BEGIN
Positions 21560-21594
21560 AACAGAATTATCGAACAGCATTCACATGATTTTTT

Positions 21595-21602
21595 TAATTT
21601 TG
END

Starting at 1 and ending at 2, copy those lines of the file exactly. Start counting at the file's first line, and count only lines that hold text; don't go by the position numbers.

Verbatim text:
Positions 21560-21594
21560 AACAGAATTATCGAACAGCATTCACATGATTTTTT